Prolog Coffee — We had a brief stop here for breakfast and loved the workshop vibe. Just real simple wooden interior, makeshift shelves and old school stools and tables. It’s quite small and is perfectly slotted in, sharing space with a company that makes some pretty cool terrariums. Great specialist artisan coffee with a simple pastry did the trick.

Coffee Collective — There were a couple of these in the city and went to the one in Godthåbsvej. This branch has a micro roastery taking up one side of the shop with the rest made into an open plan café with some nice brunch food. Great place to work from or catch up on emails from. There’s something homely about it that makes you just want to spend a few hours there.

Geist — Oh where do I start. This was a real treat for us and it didn’t disappoint! The atmosphere and decor was moody — black doorways, coves and stairs, with dark neutral walls and a touch of black marble. The light further added to the drama. A lit bit on the bougie side but what the hell. So the food, the food, the food. Literally art from the way it was served on the plate to how the ingredients were used to add shape and colour. Really simple dishes with only a few ingredients but damn they were good. Oh and the wine list is extensive so you have plenty to choose from.

Copenhagen Street Food — Just next door to the modern art museum is a massive Street food market housed inside with an extensive outdoor area. It was a sunny day and heaving with people but the vibe was good. Everyone was just out socialising and enjoying the food and drink. There’s literally every type of cuisine topped with a few bars across the market. We tried a little of a few types of food but my favourite has to be a place called Latienda, serving vegan latino food — plaintain chips with a choice of three burgers that were packed with flavour!

General tips and experiences

G0Boat — If you want to see the city by water, you have the option to rent a little solar powered motor boat to drive yourself around a route on the main canal. There’s a table in the centre so lots of groups were taking their own food and drinks on to have dinner and socialise. It works out to approximately £50 for an hour which is plenty of time to make it round.

Illhums Borghus — This is basically the Liberty of Copenhagen and feels quite traditional but contemporary at the same time. This is also where I found a HAY Design pop up to obsess over and lots of amazing design to be see.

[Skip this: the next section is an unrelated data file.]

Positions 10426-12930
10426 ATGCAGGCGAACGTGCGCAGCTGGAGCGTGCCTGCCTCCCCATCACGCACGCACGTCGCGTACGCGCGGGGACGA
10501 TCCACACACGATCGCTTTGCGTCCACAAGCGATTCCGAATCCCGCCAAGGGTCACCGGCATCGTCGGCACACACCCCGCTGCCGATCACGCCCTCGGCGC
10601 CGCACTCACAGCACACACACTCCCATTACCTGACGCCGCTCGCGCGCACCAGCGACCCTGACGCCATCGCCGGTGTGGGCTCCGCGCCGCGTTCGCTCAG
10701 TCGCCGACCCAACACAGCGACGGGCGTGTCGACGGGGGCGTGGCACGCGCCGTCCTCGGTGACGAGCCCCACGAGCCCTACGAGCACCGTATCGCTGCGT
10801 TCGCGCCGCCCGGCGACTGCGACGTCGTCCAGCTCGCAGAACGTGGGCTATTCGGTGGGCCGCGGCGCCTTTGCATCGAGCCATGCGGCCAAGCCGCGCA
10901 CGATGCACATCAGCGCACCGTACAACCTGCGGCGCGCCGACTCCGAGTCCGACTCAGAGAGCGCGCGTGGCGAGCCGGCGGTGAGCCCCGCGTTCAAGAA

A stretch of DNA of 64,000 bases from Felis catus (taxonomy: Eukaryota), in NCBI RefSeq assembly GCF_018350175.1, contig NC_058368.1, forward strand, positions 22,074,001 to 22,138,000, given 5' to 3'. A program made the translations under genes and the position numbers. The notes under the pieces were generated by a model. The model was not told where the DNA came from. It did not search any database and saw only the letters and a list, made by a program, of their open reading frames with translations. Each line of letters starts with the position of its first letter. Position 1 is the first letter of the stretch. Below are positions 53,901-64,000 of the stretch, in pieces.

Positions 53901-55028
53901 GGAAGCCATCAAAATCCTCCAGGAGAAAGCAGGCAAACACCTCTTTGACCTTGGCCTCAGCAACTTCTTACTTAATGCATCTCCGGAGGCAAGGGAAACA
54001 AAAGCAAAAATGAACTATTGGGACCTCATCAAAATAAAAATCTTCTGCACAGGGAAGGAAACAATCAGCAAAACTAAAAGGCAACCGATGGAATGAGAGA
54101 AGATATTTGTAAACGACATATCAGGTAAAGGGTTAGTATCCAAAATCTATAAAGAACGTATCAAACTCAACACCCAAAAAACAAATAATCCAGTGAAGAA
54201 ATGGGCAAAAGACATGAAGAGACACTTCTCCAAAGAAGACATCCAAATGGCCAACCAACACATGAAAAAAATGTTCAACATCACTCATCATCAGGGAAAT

People — We ended up being in Copenhagen on a Danish Bank Holiday (Can’t remember the exact name!) and we got to see the Danes in their true colours. They’re lively, like to have fun and a bit friendlier than the Swedes (Sorry Stockholm). Again we saw diversity with lots of different cultures living and working in the city.

Global events — Copenhagen is the host city for the Copenhagen Fashion Summit that addresses issues about Sustainability in the Fashion industry. It’s got bigger and bigger as interest grows.

Copenhagen has lots to offer and this is just a snippet of our time there!

31st August 2018No Comments

Stockholm: It’s not all meatballs!

Only 6 months in to 2017 and me and the husband had already done a lot of travelling around. Whilst I’m no travel blogger, I’d like to share the experiences through my eyes of places we’ve seen, food we’ve eaten and coffee we drank. So I bring you — Stockholm!

Scandinavia has long been the epitome of minimal, contemporary design that just oozes cool. Stockholm is known for its pared back style with clean lines. They just know what they’re doing. Period. Sweden to me brings images of snowy treetops, oversize scarves and all black ensembles. Stockholm in May however was completely different — but still amazing. Its down to earth and well designed as you’d imagine, just with better coffee and amazing architecture. But here’s lowdown of what we got up to…

To See
Fotografiska — Photography exhibition space that’s known for having some high profile names exhibit there. We caught two exhibitions on our visit; One about the role of Horses through history, their symbolism and importance. Followed by work from artists Cooper and Gorfer, who blur the lines between photography and painting with their ethereal portraits. Using actual people they meet as their muses, they tell their stories in the most unique ways.

Moderna Museet — As the name suggests, museum of contemporary art. The biggest exhibition was on artist and designer, Josef Frank. A retrospective look at his work throughout his career from architecture and furniture design to textile design and paintings. A great place to enjoy the space as well as grab a snack in the outdoor garden.

Artipelag — This was a random find and is accessed by bus just outside the main city. But it was so worth it! Whilst this is a contemporary cultural centre that showcases all kinds of design, we mainly went for the building itself and its surroundings. The clean lines and angles with floor to ceiling windows and brightness we a stark contrast to its surroundings of lush woodland. We just had to go and explore so had a little hike around the entire area before settling on an area right next to the water. It was pure bliss.